A few days ago, I decided that I was going to leave Facebook for a while. Now, I don’t know if my hiatus will be a brief respite from the filter bubbled world of my pre-Clinton-Trump naivete or if it will be permanent, but I know for sure that I need to step back and take a breath.
I knew well that I as living in in my algorithm-built filter bubble, but I think what has given me so much to think about is just how thick the walls of that bubble turned out to be.
I don’t think that my leaving Facebook will change the world or put Facebook out of business. I just need to figure out how subservient I, personally, want to be and whether I want to support Facebook’s business model by giving them my eyeballs to sell.
I don’t know what the solution will be, but I know that in an information ecosystem where half of the people of the United States of America, know SO LITTLE about the other half that the outcome of the election is such a shocking surprise means that something is sorely broken and needs to be changed.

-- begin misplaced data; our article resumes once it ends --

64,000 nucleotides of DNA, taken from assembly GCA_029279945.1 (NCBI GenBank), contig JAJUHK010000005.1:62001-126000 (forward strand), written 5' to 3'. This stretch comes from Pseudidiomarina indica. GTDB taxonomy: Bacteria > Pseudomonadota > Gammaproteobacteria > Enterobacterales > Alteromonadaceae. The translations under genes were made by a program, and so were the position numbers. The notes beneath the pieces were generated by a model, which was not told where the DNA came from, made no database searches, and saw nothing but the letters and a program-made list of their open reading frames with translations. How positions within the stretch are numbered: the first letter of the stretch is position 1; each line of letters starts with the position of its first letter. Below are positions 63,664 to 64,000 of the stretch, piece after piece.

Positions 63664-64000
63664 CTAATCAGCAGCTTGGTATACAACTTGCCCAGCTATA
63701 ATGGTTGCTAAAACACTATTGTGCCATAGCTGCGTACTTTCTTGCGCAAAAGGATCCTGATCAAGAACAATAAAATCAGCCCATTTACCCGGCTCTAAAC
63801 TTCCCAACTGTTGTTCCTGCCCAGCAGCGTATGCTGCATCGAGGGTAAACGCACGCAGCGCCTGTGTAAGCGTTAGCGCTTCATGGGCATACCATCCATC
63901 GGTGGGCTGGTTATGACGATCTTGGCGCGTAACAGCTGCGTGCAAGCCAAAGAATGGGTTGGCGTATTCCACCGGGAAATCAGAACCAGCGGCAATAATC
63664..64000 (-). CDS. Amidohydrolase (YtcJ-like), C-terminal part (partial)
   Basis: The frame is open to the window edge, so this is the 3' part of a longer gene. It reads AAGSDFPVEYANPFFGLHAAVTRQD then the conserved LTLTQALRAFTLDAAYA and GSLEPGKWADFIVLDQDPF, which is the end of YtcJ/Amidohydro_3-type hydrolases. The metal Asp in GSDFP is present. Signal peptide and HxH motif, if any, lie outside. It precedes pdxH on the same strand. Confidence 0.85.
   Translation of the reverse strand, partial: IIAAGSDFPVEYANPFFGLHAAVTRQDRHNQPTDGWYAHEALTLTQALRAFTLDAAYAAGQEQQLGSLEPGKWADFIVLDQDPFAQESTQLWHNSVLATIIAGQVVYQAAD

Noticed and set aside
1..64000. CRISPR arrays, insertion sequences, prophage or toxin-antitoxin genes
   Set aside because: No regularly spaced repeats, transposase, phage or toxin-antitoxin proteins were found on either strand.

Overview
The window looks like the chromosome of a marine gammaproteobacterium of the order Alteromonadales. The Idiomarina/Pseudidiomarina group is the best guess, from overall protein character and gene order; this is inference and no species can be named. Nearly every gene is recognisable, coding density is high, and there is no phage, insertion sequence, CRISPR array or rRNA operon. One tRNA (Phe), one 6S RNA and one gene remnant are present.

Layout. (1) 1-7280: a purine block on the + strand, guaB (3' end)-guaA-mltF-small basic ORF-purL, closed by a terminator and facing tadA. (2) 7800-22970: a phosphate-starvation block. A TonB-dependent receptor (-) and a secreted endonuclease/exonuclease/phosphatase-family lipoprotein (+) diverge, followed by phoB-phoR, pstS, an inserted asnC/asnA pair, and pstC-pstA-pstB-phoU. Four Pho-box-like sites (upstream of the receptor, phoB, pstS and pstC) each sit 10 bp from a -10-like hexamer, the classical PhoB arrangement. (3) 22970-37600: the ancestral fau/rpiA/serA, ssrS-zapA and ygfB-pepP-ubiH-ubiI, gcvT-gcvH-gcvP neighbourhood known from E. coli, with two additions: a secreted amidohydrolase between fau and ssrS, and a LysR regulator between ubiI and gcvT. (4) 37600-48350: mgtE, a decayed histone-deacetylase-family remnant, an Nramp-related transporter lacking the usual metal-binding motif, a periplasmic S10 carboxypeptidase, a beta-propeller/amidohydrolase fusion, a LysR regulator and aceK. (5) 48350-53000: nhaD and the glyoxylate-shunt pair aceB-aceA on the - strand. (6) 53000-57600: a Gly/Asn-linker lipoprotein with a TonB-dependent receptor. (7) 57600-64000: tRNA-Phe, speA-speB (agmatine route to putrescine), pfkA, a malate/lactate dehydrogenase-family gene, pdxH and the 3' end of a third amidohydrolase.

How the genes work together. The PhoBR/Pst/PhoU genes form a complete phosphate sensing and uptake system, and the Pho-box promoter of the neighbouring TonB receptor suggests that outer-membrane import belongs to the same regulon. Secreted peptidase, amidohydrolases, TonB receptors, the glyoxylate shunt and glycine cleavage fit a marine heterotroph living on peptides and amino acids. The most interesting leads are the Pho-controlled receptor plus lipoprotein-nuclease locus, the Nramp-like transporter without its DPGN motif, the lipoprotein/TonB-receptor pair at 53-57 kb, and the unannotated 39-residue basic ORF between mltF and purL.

Clearly, my time on Facebook felt like discourse. It felt like engagement. It felt like political dialogue. The problem that I had was that it turned out that my dialogue was actually nothing more than a soliloquy…
Read more here from Anna Clark on: How To Support Good Journalism
At least that’s a start…